This view, which was a teaser for the blog, was taken from my rooftop terrazzo. It is a fraction of the panorama of the river valley that I see every morning, and since Easter is traditionally somewhat miserable weather-wise, the clouds stick to the hilltops. The barrio you can see in the middle distance is Ficoa, one of the most luxury districts in the city. Ambato is notable amongst Ecuadorian cities for having small fruit farms (300-500 m2) still operating within city limits and even within its most established barrios - it's from this that the Ambato gets one of its two sobriquets: The City of Fruits and Flowers. The tendency for even the poorest barrios to take tremendous pride in their greenspaces gives the other: The Garden City. My barrio, Miraflores Alto, is a working-class mixture of professors and labourers, and my neighbours keep a mixture of chickens, turkeys, and ducks in their yards; someone down the hill has a cow that I frequently hear but have never seen. Consequently, if the season is right I can buy duck eggs from my neighbours (and if the season is wrong, entire Muscovy ducks for roasting.)
Today, I'll be doing my largest fresh-food shopping at the Mercado Mayorista, the largest market of its kind in South America - this place covers nearly 30 square blocks, and it exists to both buy and sell produce from across the country. Sundays and Mondays it also opens up to a huge, raucous farmer's market where smaller quantities are available for purchase. Sunday is the day of the freshest food and the largest number of vendors. And I'm going to cross more than half the city to get there - I've moved since the last blog, and my new house, on the slopes of the river valley is further away than the old one on the high plain. I promise to take many pictures of this - particularly close to the High Holy days, the Mayorista is alive with vendors and there will be special sections cordoned off for sales of bacalao, truly enormous squashes, and if it follows the previous years' trends, a festival of Hornado (about which more later). Apart from mangoes, which are just finishing up their season, it is harvest time across the country, and the Mayorista will be well stocked with all manner of fruits and vegetables.
To start us off, I'll demystify one of my teasers a bit.
The Minion head that peeks out of my cupboard every day belongs to my jar of ChocoListo, the Ecuadorian equivalent of chocolate Ovaltine. Since I gave up coffee for Lent, it's my go-to morning beverage. ChocoListo normally comes in the plain white jar with orange lid that you see in front of the Minion; that's now my hot chocolate jar because I just couldn't resist when the company came out with the specialty jars. I firmly believe that one is never too old to have whimsical things!
Good morning, y’all, and welcome to the party chez Therese.
As per the teaser, this week’s foodblog does indeed come to you from Atlanta, where I live with my two children (hereafter known as Girl and Boy) and husband (hereafter known as The Man). Girl is 11, Boy is 14, and The Man is old enough to know better.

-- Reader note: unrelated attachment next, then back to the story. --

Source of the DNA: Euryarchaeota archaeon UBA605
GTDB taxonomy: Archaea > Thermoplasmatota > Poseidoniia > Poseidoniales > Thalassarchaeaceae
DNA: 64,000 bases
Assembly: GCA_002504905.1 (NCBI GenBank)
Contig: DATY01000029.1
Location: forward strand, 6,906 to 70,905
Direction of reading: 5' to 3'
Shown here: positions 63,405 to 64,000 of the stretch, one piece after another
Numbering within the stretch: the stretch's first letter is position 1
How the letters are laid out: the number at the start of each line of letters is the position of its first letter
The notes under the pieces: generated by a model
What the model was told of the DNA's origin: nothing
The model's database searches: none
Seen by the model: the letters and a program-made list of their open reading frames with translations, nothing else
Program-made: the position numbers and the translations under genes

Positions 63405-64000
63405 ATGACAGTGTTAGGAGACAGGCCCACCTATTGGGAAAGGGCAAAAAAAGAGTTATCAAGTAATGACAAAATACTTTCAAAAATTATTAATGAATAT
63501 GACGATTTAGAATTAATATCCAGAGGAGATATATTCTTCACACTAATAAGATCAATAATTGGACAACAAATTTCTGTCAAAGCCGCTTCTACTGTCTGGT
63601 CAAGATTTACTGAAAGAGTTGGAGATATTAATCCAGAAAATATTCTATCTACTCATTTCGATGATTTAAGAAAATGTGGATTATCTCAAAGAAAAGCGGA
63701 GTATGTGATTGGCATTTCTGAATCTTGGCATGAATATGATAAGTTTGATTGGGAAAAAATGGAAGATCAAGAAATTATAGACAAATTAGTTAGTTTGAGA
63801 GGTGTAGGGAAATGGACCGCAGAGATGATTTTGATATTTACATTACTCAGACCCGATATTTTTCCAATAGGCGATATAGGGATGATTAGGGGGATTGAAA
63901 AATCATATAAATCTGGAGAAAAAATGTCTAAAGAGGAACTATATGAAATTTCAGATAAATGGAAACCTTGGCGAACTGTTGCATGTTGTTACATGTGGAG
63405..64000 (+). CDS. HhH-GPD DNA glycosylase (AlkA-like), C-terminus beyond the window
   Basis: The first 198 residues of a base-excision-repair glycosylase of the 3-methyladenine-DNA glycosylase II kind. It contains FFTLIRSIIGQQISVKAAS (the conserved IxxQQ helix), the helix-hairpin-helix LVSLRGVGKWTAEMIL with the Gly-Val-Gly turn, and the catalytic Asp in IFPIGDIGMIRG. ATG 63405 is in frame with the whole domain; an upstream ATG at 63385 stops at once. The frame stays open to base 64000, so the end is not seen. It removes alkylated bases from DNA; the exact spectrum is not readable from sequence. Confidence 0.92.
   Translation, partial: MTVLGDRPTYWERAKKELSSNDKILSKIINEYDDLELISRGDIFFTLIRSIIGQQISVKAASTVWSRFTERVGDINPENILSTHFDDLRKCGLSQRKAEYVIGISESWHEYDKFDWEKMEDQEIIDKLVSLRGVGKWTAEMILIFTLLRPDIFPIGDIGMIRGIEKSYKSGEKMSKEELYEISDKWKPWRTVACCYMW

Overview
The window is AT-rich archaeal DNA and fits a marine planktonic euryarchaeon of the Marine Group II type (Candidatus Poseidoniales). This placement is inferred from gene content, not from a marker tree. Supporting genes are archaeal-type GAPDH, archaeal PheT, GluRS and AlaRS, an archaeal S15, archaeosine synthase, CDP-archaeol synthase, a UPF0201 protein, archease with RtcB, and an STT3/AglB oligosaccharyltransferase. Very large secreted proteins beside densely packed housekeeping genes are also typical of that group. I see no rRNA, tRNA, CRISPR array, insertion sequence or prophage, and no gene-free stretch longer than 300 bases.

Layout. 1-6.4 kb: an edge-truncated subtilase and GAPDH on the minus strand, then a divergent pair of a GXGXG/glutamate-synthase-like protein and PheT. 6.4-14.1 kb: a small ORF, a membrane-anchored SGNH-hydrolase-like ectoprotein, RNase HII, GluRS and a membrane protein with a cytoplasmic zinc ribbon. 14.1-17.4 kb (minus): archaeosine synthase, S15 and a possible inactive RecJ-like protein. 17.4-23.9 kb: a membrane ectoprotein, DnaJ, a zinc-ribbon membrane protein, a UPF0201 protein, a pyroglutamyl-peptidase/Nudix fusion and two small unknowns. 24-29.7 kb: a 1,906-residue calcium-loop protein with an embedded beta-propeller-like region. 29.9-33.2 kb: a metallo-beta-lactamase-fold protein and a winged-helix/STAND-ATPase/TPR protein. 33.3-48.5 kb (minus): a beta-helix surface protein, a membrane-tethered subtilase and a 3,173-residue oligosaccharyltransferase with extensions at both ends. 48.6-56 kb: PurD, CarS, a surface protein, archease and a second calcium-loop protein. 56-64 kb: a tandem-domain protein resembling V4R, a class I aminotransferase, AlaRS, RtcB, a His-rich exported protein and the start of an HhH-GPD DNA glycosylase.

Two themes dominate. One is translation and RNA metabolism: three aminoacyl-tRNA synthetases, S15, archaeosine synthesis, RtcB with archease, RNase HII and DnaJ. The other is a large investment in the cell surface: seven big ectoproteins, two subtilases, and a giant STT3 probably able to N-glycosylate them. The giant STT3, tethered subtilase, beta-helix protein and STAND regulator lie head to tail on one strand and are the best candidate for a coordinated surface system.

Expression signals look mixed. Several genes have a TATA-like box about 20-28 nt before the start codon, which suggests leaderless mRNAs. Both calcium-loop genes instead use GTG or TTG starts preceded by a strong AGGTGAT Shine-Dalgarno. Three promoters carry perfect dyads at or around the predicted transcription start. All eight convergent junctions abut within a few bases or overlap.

Atlanta’s huge: the total metro population is about 4 million, and there are no physical boundaries to growth like rivers or mountain ranges, so people just keep moving (and commuting) farther and farther out of town. Atlantans can be divided into ITP (inside the perimeter) and OTP (outside the perimeter), the perimeter referring to the interstate freeway that encircles the downtown area and surrounding neighborhoods, separating it from outlying suburbs. The politically minded may note that these areas could be designated red and blue. I’ll let you figure out which is which.
We’re about as ITP as it gets, with home, work, school, and restaurants all in walking distance. The neighborhood’s called Druid Hills, the setting for the play/movie “Driving Miss Daisy”. The houses date from the 1920s, and because Atlanta has so little in the way of “old” buildings the neighborhood’s on the National Register as a Historic District. Charming, sure, buts lots of the houses need some updating, and ours (purchased in 1996) was no exception. So we remodeled last year, including an addition with a new kitchen, and this week’s blog will look at the finished product.
So, some encouragement for those of you presently involved in kitchen renovation, some ideas for those who are considering it.
But never mind all that for the moment: What’s for breakfast?
Dutch babies, that’s what. And even better, these Dutch babies are produced by my children, the aforementioned Girl and Boy. The first picture is right from the oven, the second is after the somewhat messy job of sifting powdered sugar on top. They are delicious (the Dutch babies, I mean, not the children) and a great weekend treat.
The Man drinks coffee in the morning whereas I prefer tea. He's not up yet, having played poker last night. I'm hoping he makes it out of bed in time for dinner.
I also eat fruit whereas he prefers, well, anything but fruit. This is not such a bad thing, as it means that I don’t have to share the fruit. Pomegranates are a pain to eat, but not so bad if you’re reading the newspaper at the same time. This one’s from California, but you can also grow them here if you’ve got enough sunshine (which I don’t).
Recently Browsing 0 members
No registered users viewing this page.